"Saints and Martyrs"
RATING: R; M/K. If m/m interaction bothers you, leave now. SPOILERS:
"Apocrypha," "The Red and the Black," and
"The Ghosts Who Stole Christmas."
SUMMARY: Some things end, while some new ones begin. DISTRIBUTION:
Anywhere, as long as you ask me first. FEEDBACK: Hell, yes. Feedback
can be sent to Viridian5@aol.com
DISCLAIMERS: All things X-Files belong to Chris Carter, Ten Thirteen
Productions, and 20th Century Fox. No infringement intended.
WARNING: A certain event in this story will really bother some
people. I don't feel comfortable revealing important plot developments
up here, but I think you get what I'm hinting at. If you think
you might be one of those folks, skip this. If you're really curious,
find out if anyone you know read this and ask them if you should
give it a try.
NOTES: I got the original idea and started this in May '98 but
couldn't find the strength to finish it until now. By some perfect
coincidence, my brother's girlfriend was playing the Cure's _Distintegration_
album downstairs as I wrote this. Beta by the ever-stunning Ladonna.
"Saints and Martyrs"
I'd been dreaming of having Mulder's head in my lap again for
the longest time. I never wanted it like this. I should remember
to watch what I wished for.
His shallow breathing had a gurgling sound under it. No matter
how much pressure I put on his wound, his life still pumped out
from under my fingers in a raw, red current. The deathly cold
concrete beneath us greedily drank his blood. The light of a flashlight
I'd propped up on his chest showed glassy eyes and a face gone
dangerously pale, with a thin crimson stream at the edge of his
lower lip. He'd stopped trying to find a comfortable position
for his head against my prosthesis ages ago.
There would be no help coming for him. He'd ditched his partner
hours ago to meet me, so none of his allies had a clue about his
whereabouts. My attempts to yell out the small, boarded-up basement
windows had brought the mobsters back downstairs to shoot me again
from the stairs before kicking in my ribs a few times. That meant
that my breathing didn't sound that much better than Mulder's,
but I could tell that I wouldn't die from any of my wounds, which
I'd wrapped with scraps torn from my T-shirt. They'd nailed him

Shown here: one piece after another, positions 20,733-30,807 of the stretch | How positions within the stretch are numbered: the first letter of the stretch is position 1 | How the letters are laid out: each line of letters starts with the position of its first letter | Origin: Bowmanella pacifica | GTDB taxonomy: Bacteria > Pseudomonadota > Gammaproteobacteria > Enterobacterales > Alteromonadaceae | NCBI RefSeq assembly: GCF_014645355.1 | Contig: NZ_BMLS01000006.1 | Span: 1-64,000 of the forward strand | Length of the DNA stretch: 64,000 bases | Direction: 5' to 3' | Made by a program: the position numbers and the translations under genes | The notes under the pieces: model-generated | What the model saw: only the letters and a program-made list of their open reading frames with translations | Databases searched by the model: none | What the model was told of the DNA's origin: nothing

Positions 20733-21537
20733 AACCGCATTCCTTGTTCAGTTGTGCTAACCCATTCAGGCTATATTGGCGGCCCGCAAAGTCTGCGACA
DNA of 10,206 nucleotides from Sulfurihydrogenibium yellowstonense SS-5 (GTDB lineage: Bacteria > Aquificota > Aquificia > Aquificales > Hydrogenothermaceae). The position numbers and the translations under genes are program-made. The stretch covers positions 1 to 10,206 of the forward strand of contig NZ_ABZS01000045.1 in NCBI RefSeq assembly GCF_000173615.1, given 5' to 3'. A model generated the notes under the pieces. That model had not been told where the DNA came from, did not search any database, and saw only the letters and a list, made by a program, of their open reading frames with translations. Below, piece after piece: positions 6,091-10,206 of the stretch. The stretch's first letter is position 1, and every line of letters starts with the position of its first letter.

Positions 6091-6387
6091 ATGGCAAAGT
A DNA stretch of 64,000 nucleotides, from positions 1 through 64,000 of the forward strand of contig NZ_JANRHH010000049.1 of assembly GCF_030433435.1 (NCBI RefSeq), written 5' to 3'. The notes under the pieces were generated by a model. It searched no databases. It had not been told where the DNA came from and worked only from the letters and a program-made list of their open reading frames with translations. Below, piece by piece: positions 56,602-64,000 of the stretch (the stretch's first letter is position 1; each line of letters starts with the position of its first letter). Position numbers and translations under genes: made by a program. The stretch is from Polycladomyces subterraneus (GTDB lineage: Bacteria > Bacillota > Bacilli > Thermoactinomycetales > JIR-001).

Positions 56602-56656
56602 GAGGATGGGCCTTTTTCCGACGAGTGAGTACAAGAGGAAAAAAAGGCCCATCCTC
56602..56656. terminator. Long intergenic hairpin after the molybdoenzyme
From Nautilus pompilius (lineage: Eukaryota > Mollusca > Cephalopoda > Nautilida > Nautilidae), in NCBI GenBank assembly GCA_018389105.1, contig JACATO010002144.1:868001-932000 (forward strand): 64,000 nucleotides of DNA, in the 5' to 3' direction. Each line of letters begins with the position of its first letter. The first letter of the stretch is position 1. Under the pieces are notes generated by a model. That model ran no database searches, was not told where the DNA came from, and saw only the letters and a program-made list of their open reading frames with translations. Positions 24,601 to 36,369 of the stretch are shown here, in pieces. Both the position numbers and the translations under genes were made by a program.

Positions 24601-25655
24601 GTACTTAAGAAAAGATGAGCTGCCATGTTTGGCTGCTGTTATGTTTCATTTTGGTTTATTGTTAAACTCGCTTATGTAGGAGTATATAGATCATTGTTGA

with a lucky shot at the start, and they hadn't even cared about
I never tended to accept blame for anything, but I couldn't escape
the feeling that this was my fault. These were my enemies, not
his, for once. If I hadn't called him to set up a meeting... Hell,
I hadn't even had any information; I just hadn't been able to
resist another chance to fuck with his head. It wasn't like he
hadn't always enjoyed that...
The Russian mob had become more professional since I'd last tangled
with them; they'd gotten the drop on us without my noticing until
far too late. Mulder and I had ducked most of the bullets that
had followed, but one had taken him in the chest, not too far
from his heart, and another had punched through my shoulder. They'd
taken advantage of our new weakness to catch up and beat the shit
out of us before disarming us, throwing us in the trunk of one
of their cars, and bringing us here, wherever here was. Then they'd
thrown us downstairs into the basement, presumably to deal with
I'd generously let Mulder land on me since he'd been more seriously
hurt. It hadn't made much of a difference.
He'd been drifting in and out of consciousness since then, and
I'd talked non-stop to try to prevent him from fading away altogether.
I'd started out saying things that had meaning, but eventually,
as fatigue and fear settled further in, I'd been reduced to mumbling
nonsense in English or Russian, whatever came first from my lips.
I stroked his hair, which the idiot had cut short again. It was
only slightly longer now than it had been while we'd been partners.
While we'd been lovers. We hadn't been this close without trying
to confuse or beat the hell out of one another since then. That
fleeting kiss after I'd told him about the alien war had been
too brief to count. Besides, I'd done it more to stun him into
letting me leave without a fight than out of affection.
I'd always figured I'd be the one to die a brutal, meaningless
death; at least Mulder would be murdered in the course of his
lunatic quest for the truth. This... wasn't right.
I had to be fatigued if I was thinking that this wasn't fair.
What the hell was fair?
I told him what I'd do to our attackers as soon as they came back
down. After that orgy of torture and murder, I'd carry him out
and get him medical attention. I didn't say that they'd probably
shoot me from the stairs again, or that he'd probably bleed to
death even if I did manage to get him out. I think he knew all
"Alex," he said so softly that I wouldn't have been
able to hear him if he hadn't been so close. I looked down at
He had this look on his face... It made my chest hurt and reminded
me, stupidly enough, of church. I hadn't gone to church until
after my father had brought us to this country. Religion had been
against official doctrine, but its houses of worship had always
struck me as beautiful. I remembered the bright gold and vibrant
colors of the icons. I'd been fascinated by the odd beauty in
the loving depictions of the righteous being tortured to death